Customer Review

27 of 30 people found the following review helpful
5.0 out of 5 stars A fine DVD to accompany a great movie, July 7, 2000
This review is from: The Spy Who Loved Me (Special Edition) (DVD)
This is my personal favorite of the Roger Moore 007 movies so I was looking forward to the DVD to see what sort of commentary would be provided to go along with it. Here we are treated ti Producer Micheal Wilson, Designer Ken Adam and writer Chrostopher Wood recounting their memories of the movie in a screen-specific commentary. Added to this is a lengthy "Making of...." feature (over 40 minutes) that all in all combines to make this a movie that belongs in everyones DVD library. The movie iteself is intriguing with very satisfying action scenes, humor and the most beautiful actress ever to grace the movie screen - Barbara Bach...
The movie really has it all and we learn before the main titles that this is going to be a very different 007 movie from the ones that preceded it. In 1977 audiences rose to their feet to cheer what is still one of the most amazing stunts in motion picture history. Accompanied by a disco beat (that I like) Bond leaves the cabin of one of the EON series' sexiest femme fatales, is pursued by Russian assassins and then ski's off a mountain-top, apparently to his death. But no a parachute opens and our hero glides effortlessly across our screen and into the waiting hands of the main titles - perfect.
I've never been a fan of Bond in the main titles and this is unfortunately the one that started this trend. My favorite main title sequences are those in which 007 does not appear.
The sequence at the submarine base introduces us to a couple of recurring characters, first is Minster Frederick Gray and then Admiral Hargreaves (who would later be promoted to the position of M). These are two welcome additions and Gray's appearance in particular would help the series four years later when the series lost Bernard Lee.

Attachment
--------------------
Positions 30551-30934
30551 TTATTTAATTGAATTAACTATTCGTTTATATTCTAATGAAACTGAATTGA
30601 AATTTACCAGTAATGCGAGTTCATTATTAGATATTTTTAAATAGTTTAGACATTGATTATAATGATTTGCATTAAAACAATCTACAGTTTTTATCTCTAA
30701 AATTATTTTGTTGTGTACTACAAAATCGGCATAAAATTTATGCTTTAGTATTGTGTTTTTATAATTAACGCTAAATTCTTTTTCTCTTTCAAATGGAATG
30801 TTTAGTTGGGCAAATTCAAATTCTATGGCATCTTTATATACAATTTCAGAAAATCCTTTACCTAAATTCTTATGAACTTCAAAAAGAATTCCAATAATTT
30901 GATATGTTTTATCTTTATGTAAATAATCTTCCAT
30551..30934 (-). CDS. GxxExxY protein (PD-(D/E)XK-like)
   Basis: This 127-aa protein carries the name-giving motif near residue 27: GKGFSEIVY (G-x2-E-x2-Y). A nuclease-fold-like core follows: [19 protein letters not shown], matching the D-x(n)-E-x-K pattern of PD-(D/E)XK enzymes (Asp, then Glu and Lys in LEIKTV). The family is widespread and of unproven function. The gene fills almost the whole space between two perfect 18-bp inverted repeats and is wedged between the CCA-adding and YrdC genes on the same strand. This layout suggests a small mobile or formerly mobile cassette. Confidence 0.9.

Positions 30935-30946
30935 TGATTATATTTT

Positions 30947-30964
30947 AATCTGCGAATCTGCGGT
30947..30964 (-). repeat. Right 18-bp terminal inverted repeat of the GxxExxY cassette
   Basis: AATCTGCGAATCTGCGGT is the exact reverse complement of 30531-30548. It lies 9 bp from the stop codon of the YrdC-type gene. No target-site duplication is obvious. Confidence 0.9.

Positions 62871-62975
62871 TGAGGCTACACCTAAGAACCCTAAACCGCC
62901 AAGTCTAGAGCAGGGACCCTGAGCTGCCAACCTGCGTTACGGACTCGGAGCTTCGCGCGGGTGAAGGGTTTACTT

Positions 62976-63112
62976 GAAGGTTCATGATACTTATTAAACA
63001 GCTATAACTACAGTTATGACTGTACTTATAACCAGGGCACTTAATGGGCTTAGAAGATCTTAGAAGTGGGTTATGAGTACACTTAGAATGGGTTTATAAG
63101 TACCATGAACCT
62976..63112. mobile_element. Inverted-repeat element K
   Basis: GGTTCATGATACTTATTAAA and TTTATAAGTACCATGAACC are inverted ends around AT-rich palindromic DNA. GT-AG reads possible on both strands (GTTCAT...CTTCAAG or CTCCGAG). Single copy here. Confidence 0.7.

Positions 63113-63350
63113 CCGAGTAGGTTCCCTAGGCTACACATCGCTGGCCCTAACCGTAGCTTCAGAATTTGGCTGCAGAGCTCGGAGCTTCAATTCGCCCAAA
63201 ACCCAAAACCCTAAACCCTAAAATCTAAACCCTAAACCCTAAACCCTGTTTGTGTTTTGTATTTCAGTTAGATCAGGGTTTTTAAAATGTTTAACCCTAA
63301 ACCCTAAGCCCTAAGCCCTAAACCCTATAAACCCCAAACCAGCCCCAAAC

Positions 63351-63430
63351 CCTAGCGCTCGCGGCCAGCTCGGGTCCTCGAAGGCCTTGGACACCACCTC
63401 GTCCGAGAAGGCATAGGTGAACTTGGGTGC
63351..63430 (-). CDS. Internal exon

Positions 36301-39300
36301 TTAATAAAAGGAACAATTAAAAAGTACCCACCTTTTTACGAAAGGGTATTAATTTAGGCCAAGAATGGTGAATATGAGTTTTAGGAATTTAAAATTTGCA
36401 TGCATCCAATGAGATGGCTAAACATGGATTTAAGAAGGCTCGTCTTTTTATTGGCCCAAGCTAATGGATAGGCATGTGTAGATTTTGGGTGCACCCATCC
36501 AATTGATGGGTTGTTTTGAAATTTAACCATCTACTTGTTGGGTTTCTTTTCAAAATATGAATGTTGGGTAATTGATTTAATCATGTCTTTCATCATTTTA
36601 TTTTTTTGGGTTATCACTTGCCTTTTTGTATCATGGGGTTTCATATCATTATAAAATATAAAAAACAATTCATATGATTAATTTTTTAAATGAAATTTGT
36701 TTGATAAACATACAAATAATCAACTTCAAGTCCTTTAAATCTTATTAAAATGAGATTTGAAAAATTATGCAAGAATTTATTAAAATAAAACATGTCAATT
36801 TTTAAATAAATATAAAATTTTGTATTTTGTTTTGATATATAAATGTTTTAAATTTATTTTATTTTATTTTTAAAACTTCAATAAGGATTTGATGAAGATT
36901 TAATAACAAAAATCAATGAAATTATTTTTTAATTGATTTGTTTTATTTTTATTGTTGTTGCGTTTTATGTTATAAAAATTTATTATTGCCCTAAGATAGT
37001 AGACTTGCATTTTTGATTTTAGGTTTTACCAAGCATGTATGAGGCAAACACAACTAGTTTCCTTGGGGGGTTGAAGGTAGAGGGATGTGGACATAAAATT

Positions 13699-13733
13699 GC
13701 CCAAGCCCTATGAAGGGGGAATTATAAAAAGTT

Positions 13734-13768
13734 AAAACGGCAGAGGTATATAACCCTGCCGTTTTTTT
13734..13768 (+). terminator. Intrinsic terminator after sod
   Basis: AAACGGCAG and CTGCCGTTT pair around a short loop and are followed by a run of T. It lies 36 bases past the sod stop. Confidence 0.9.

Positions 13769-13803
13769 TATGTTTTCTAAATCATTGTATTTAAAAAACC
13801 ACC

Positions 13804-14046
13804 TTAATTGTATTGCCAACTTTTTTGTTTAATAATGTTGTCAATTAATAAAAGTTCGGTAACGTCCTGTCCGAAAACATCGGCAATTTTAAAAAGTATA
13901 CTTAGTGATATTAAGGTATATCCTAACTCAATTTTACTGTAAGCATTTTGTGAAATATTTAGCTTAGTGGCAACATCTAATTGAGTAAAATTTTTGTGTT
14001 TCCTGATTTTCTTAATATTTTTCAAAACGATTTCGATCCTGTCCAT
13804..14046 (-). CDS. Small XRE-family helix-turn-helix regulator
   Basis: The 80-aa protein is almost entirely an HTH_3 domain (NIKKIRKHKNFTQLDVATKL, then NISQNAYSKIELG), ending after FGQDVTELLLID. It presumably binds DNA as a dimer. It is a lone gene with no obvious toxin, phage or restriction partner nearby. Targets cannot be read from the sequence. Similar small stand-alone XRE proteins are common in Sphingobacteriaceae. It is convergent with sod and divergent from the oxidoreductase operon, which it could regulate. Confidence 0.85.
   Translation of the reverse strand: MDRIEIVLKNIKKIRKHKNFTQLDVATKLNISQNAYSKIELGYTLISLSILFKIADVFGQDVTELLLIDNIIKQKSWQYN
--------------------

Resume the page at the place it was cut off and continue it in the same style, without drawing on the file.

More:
We also are introduced to Gen. Gogol as head of the KGB. Gogol would return in each of the successive movies until 1987's THE LIVING DAYLIGHTS when actor Walter Gotell's health had deteriorated to such an extent that his part was rewritten to a mere cameo, while the chunk of his scenes went to John Rhys-Davies.
What follows is a mix of action (the car chase, battle inside the Liparus and train fight stand out), drama (confrontation in the hotel room in particular) and Moore getting to be ruthless (dispatching Sandor from the rooftop - "What a helpful chap.") Of course any review of the movie would be remiss not to mention the introduction of Jaws.
Jaws is a killing machine who, although clumsy, does not think twice about murdering his prey.
Many fans are admirers of Caroline Munro in this picture. For me, the main thing I like about her appearances are the looks it illicits from Bach's Amasova - are those flickers of jealousy?
Really, everything comes together perfectly, the perfect girl, some of the best action and drama, great locations and all the while Moore's great humor, it is in this movie that he delivers one of my all-time favorite 007 lines - "All those feathers and he still couldn't fly!"
UPDATE- It should be noted that there is a rerelease of this movie coming up on DVD which will feature a newly recorded scene specific audio commentary by Bond actor Roger Moore. So, it may well be worth holding off on a purchase until these Ultimate Editions are released towards the end of 2006.